US20160365586A1 - Sanbornite-based glass-ceramic seal for high-temperature applications - Google Patents

Sanbornite-based glass-ceramic seal for high-temperature applications Download PDF

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US20160365586A1
US20160365586A1 US15/175,866 US201615175866A US2016365586A1 US 20160365586 A1 US20160365586 A1 US 20160365586A1 US 201615175866 A US201615175866 A US 201615175866A US 2016365586 A1 US2016365586 A1 US 2016365586A1
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seal
glass
phase
heat
temperature
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US10658684B2 (en
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Signo T. Reis
Matthieu Jérôme Schwartz
Morteza Zandi
Yeshwanth Narendar
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Saint Gobain Ceramics and Plastics Inc
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Saint Gobain Ceramics and Plastics Inc
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Priority to US14/229,118 priority patent/US20140295313A1/en
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Priority to US15/175,866 priority patent/US10658684B2/en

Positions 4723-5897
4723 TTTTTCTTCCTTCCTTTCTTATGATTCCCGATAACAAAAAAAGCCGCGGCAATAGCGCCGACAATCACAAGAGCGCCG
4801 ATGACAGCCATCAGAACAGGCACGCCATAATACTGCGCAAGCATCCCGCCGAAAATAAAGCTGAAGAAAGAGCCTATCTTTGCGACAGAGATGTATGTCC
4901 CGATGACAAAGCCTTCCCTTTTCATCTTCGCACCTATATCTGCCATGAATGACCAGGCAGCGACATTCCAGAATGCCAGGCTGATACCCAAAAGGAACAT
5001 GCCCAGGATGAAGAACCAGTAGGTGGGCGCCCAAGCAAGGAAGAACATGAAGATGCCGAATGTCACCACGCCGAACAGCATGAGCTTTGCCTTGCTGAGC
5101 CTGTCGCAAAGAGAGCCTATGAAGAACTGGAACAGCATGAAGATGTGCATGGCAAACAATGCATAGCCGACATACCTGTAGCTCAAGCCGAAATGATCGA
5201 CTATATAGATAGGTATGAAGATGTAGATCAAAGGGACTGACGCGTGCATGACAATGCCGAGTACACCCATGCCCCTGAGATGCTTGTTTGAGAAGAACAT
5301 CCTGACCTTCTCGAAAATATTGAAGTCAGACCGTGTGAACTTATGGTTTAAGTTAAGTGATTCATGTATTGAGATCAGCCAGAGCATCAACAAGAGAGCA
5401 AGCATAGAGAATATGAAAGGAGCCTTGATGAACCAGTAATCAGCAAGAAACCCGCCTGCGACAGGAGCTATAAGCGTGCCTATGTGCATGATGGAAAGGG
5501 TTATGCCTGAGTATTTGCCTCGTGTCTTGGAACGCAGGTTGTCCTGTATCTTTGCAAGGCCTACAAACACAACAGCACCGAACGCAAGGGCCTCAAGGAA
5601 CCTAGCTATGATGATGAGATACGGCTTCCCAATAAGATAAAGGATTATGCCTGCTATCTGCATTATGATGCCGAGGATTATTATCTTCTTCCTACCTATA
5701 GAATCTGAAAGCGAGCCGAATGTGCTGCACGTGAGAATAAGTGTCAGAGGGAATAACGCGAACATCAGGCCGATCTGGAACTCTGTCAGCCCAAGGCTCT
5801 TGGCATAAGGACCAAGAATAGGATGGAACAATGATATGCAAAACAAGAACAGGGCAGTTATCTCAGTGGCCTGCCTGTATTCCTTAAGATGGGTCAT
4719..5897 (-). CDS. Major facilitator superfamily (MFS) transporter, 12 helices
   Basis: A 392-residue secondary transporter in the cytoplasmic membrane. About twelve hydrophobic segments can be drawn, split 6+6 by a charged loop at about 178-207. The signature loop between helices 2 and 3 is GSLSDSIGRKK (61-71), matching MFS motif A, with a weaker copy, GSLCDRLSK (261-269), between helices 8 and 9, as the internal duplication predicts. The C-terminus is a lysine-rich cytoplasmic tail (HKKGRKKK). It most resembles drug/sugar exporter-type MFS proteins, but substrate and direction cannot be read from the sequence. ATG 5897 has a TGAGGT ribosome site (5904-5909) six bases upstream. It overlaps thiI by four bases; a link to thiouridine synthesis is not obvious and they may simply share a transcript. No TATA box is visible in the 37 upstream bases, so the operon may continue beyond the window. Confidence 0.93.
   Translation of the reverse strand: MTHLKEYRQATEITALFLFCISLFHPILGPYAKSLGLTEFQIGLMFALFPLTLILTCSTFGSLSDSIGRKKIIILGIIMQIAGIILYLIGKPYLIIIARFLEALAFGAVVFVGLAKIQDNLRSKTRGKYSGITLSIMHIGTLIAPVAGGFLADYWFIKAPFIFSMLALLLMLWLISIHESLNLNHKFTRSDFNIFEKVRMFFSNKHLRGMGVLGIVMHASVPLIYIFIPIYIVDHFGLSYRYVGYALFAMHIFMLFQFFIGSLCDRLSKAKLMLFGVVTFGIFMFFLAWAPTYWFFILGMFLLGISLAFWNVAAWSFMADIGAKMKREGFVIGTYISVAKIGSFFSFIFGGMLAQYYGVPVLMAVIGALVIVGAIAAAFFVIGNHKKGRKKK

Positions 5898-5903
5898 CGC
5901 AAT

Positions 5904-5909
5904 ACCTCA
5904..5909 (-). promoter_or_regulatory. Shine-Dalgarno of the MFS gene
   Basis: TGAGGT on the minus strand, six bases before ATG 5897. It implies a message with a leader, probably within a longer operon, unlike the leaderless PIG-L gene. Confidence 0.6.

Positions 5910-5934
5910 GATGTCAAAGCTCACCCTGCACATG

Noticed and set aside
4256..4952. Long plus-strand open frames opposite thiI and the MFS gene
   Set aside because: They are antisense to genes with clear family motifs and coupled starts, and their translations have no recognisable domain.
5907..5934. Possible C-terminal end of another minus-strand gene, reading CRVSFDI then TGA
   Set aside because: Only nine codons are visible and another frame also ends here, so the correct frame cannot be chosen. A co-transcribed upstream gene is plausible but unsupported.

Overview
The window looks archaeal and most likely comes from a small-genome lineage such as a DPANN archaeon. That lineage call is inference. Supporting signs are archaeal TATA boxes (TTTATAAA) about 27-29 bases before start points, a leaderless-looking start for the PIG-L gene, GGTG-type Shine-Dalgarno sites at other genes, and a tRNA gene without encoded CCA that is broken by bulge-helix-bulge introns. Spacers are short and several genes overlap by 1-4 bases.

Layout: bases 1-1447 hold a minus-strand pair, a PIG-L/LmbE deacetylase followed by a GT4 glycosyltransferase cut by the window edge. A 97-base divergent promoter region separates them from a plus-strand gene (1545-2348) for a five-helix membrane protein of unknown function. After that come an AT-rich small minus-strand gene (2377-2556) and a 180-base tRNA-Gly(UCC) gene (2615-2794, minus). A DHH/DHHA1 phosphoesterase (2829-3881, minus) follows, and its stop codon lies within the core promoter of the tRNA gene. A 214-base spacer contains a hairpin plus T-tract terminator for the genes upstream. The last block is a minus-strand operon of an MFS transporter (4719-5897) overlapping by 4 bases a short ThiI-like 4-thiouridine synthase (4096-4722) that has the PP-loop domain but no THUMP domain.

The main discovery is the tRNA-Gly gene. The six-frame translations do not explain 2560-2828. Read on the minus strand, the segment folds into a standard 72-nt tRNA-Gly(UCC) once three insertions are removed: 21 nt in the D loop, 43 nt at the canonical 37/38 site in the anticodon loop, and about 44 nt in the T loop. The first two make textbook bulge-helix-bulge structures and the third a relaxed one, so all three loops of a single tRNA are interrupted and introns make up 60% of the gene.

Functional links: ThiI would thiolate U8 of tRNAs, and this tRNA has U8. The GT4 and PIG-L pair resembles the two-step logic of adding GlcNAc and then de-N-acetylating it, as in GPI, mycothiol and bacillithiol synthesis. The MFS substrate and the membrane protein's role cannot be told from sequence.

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    • HELECTRICITY
    • H01BASIC ELECTRIC ELEMENTS
    • H01MPROCESSES OR MEANS, e.g. BATTERIES, FOR THE DIRECT CONVERSION OF CHEMICAL ENERGY INTO ELECTRICAL ENERGY
    • H01M8/00Fuel cells; Manufacture thereof
    • H01M8/02Details
    • H01M8/0271Sealing or supporting means around electrodes, matrices or membranes
    • H01M8/028Sealing means characterised by their material
    • H01M8/0282Inorganic material
    • CCHEMISTRY; METALLURGY
    • C03GLASS; MINERAL OR SLAG WOOL
    • C03CCHEMICAL COMPOSITION OF GLASSES, GLAZES, OR VITREOUS ENAMELS; SURFACE TREATMENT OF GLASS; SURFACE TREATMENT OF FIBRES OR FILAMENTS MADE FROM GLASS, MINERALS OR SLAGS; JOINING GLASS TO GLASS OR OTHER MATERIALS
    • C03C10/00Devitrified glass ceramics, i.e. glass ceramics having a crystalline phase dispersed in a glassy phase and constituting at least 50% by weight of the total composition
    • C03C10/0009Devitrified glass ceramics, i.e. glass ceramics having a crystalline phase dispersed in a glassy phase and constituting at least 50% by weight of the total composition containing silica as main constituent
    • CCHEMISTRY; METALLURGY
    • C03GLASS; MINERAL OR SLAG WOOL